Letting the Nazis Open the Shrine

Another possibility is that - if you have the Nazis at the PCs' heels - the Posse might spend too much time getting through the traps, and the Nazis catch up with them. The Posse can either fight a dramatic (and most likely losing) battle with the Nazis, make a daring escape, or else surrender at gunpoint. The Nazis won't shoot the Posse on the spot - especially if the Posse only shot, say, a few native hired hands, and nobody "important".

They'll keep them on, as they might be "useful" for getting further into the tomb. Thus, the Posse could well end up being expected to get further into the tomb ... just with the threat of a bullet in the head if they give up and turn back. Any uppity antics on the parts of PCs would not be tolerated at this point, and the Nazis are definitely not above making an "example" of a trouble-making PC. Still, the Posse could have a chance to thwart the Nazis' plans ... especially if they figure out the story behind the Mask before the Nazis do. (And since the Nazis can't read hieroglyphics, and neither can their native guides, the Posse has an edge.)

This is a heavy-handed method to use if the Posse is just dawdling around, or if they're too wrapped up in internal conflicts to focus on the task at hand. If the Posse can't even get their act together in the face of Nazis storming the tomb, then they get wiped out, and your convention scenario ends a little early. More likely, you'll have one or two wise guys in the group that will say, "Hey, I'm not with them!" and surrender, while the rest make things messy. When the dust clears, unless the "wise guys" make any desperate and suicidal heroics, you'll probably end up with a much smaller group being goaded on by the Nazis, and secretly plotting a way to get out of there when they aren't looking.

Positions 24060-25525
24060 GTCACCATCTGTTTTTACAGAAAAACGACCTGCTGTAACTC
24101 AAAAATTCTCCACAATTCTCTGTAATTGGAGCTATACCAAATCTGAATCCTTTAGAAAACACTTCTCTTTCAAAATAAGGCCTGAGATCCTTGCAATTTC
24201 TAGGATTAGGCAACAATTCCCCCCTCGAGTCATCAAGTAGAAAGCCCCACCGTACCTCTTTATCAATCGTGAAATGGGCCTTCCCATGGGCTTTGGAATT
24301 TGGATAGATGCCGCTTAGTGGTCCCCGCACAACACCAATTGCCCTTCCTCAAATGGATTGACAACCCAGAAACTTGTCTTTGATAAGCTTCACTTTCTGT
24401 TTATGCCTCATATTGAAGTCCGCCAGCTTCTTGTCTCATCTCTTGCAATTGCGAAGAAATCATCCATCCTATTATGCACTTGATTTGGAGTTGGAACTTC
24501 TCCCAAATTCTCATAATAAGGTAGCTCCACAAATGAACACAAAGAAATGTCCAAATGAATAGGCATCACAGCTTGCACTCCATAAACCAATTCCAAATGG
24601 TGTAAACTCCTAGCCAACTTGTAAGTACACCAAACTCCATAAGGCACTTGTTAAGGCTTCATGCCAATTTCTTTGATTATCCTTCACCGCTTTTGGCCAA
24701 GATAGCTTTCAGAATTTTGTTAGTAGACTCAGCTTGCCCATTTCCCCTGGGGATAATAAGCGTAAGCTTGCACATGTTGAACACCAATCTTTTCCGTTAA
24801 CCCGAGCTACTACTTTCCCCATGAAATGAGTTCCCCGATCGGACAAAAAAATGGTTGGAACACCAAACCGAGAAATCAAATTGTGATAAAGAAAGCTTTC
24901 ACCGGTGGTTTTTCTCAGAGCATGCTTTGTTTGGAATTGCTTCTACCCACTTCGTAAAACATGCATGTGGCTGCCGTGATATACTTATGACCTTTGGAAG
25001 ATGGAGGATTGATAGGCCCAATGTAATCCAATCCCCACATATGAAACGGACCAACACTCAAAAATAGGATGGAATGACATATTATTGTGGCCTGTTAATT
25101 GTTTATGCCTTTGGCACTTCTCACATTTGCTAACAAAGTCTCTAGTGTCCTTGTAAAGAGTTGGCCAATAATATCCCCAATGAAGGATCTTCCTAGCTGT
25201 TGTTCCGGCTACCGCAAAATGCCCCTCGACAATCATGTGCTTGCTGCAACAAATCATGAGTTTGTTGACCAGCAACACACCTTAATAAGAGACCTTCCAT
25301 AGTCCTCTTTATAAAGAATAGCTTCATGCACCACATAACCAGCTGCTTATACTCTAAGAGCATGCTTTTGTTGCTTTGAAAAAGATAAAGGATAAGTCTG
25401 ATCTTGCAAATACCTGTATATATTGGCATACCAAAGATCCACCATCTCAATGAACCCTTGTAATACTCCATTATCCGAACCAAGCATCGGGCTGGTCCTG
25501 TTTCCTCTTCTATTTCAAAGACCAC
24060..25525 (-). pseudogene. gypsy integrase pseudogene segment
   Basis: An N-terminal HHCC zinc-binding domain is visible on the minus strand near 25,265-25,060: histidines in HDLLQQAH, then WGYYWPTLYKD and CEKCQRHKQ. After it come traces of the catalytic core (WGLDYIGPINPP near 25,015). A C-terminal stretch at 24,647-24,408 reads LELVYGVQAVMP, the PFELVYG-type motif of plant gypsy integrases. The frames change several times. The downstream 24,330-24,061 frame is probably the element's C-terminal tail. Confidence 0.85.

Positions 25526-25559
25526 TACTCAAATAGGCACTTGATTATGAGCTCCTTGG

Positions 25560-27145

If the Nazis get into the tomb, they inevitably will want to open up the shrine with the Mask of Anubis in it, and - unless a Posse member volunteers to be the victim - they'll pop the mask onto one of the native hired hands and promote him to the status of Avatar of Anubis. If the Nazis don't have the sceptre (They don't even know that it exists, and they probably didn't take the time to stop and read the murals on the way in) they have no way of controlling Anubis.

Unless the Posse leads them in that direction, the Nazis will not be inclined to figure out the puzzle of the canopic jars and awaken Aye - Their objective is to get the Mask, so they'll focus on getting to the very end, even if it means having to blast their way through the last doorway, and blow open the shrine. They could be persuaded to open up the crypt to get the sceptre out, but with the ensuing chaos (even if Aye is fairly easily defeated), the Posse is likely to have a German officer loudly accusing them of trying to set off a trap. (But then, hey, that's where the heroes with persuasion in your group get to shine!)

If the Posse uses the sceptre, they can have Anubis turn on the Nazis. Mummies rise to do battle with the Nazis. If they don't have the sceptre, it will still be a target-rich environment, and the Posse might opt to join in the fight or run for dear life. The Posse then has several options.

  • Escape. If they simply leave Anubis to duke it out with the Nazis, the Posse can then escape as the battle (with the help of some hand grenades) results in the whole tomb caving in. Thus, the Mask of Anubis can be buried along with the Nazis, hopefully safe from the world for now.